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Understanding Authority And How To Start Link Building

Navigating the world of SEO can be extremely complicated, but in the end it boils down to a few major factors. One of those major factors is onsite optimization or making sure that your web pages are relevant to the search queries of your potential customers. In our last blog post we discussed how choosing the right keywords can help your new website start to generate organic traffic immediately. While optimization is essential, another major factor is the authority of your website and its individual pages.


So, what is authority? Authority is gauged by the number and quality of links that a particular page on your website has pointing to it from pages on other websites. For example if the homepage of my plumbing website has a link from the sponsors page of a local charity that I am involved with or preferred provider page from the local chamber of commerce, that helps search engines determine that my homepage is popular or has authority. As a website gains more links from different websites to its pages it increases the authority of the website and allows optimized pages to rank higher in the search engine.

A good way to look at authority is to think of it in a common SEO term called “link juice”. The concept of link juice is shown in the diagram below. When other websites (external websites) link to one of our pages they share some of their “link juice” with our website. As more external websites link to our page it’s link juice increases making it more authoritative. As more of your pages get links from external websites your websites link juice increases and your website as a whole also becomes more authoritative as well.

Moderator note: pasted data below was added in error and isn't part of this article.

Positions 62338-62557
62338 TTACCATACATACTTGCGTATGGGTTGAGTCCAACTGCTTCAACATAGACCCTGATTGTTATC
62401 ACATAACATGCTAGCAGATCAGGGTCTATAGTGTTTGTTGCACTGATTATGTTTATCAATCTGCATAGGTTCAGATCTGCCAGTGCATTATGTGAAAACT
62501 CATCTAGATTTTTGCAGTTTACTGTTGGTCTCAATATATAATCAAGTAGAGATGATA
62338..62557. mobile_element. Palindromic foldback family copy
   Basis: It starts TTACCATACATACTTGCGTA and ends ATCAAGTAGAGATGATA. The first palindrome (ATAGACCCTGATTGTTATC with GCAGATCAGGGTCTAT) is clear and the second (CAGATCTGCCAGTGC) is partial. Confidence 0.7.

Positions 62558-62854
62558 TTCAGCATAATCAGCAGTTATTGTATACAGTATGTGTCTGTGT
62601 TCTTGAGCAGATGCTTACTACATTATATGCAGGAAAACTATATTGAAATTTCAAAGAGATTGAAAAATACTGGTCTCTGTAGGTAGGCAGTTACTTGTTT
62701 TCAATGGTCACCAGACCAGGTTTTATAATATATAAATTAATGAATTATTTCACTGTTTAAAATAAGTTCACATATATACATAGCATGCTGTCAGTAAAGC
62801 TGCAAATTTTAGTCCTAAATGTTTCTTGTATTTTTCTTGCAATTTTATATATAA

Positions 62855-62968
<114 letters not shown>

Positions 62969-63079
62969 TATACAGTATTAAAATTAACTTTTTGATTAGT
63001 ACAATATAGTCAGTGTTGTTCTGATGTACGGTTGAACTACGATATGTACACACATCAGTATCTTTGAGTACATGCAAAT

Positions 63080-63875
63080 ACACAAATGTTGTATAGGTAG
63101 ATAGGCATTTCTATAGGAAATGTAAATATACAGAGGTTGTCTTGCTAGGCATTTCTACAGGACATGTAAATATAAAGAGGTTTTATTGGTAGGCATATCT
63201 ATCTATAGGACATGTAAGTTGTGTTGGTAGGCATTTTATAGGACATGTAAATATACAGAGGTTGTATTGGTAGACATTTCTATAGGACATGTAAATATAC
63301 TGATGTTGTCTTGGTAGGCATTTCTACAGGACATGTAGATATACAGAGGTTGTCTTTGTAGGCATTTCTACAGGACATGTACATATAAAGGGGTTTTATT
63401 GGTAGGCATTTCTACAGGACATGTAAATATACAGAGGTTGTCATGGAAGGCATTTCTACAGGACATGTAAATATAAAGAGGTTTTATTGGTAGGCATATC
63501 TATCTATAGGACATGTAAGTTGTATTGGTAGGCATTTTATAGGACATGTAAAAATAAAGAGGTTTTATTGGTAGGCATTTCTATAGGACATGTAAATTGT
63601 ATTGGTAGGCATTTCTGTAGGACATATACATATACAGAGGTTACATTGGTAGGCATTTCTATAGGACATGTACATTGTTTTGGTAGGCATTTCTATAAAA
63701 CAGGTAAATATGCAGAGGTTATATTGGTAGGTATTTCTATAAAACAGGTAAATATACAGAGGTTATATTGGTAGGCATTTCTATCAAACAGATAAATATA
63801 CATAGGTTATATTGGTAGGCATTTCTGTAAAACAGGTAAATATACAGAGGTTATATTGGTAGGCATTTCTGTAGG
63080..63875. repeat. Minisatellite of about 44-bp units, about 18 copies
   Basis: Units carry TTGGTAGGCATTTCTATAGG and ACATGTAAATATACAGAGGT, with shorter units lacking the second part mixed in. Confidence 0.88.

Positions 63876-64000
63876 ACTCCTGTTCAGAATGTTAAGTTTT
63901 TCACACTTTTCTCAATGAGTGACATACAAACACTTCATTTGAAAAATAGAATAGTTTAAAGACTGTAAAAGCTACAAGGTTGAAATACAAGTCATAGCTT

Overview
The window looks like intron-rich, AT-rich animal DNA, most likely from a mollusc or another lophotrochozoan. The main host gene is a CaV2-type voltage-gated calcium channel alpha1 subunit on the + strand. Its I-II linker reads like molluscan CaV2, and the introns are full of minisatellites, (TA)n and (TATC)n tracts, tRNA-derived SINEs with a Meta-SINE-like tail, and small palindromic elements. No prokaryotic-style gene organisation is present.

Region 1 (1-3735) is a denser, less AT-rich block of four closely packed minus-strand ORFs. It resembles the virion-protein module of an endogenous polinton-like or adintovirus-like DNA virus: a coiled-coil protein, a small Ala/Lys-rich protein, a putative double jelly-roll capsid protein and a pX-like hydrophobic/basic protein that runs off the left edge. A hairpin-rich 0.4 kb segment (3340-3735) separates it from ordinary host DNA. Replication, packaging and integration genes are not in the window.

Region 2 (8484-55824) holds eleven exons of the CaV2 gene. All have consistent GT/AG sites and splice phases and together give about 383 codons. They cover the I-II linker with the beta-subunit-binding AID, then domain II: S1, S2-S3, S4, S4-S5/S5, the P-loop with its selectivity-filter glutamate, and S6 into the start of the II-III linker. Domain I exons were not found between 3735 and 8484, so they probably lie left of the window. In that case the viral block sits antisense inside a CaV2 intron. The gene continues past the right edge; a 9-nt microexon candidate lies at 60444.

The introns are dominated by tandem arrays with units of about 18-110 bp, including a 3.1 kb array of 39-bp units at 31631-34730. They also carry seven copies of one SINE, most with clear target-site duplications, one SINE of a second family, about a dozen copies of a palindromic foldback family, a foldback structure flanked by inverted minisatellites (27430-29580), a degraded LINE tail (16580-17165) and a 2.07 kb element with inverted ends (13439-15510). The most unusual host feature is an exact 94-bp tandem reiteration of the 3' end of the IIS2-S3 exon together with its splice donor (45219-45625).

Link Juice


With authority being such a major factor in SEO it is important to spread the word about your business and find opportunities to get links from other websites. The process of building relationships that lead to links is called link building and simply said it is spreading the word about your business online.

Major Data Aggregators

There are many ways to start linking building and some of the easiest ways to start building authority are to make sure your business is listed in the major relevant online data aggregators. For example websites like Google My Business, Yelp, SuperPages, etc. can help spread the word about your business and give some small authority building signals to Google. To be clear these signals are small and won’t make major keywords rank on their own, but they can help spread the word about your business and drive traffic as well. Especially if you have a local address and are targeting a local customer base it is essential to get into Google My Business. Below is an example of a Google results page using Google My Business listings. In many locally based searches a series of maps listings with three or more featured companies like this appears at the beginning of the organic search listings.

Google My Business

As in many local searches Google uses Google Maps as another way for potential customers to find local businesses, and if you are listed you have a much higher chance of getting customer to your website. The same applies to relevant social media websites. As with online directories, social media websites only give small signals, but depending on your business type they can be very useful in spreading the word about your business which can lead to more link building opportunities in the long run.

NoFollow Versus DoFollow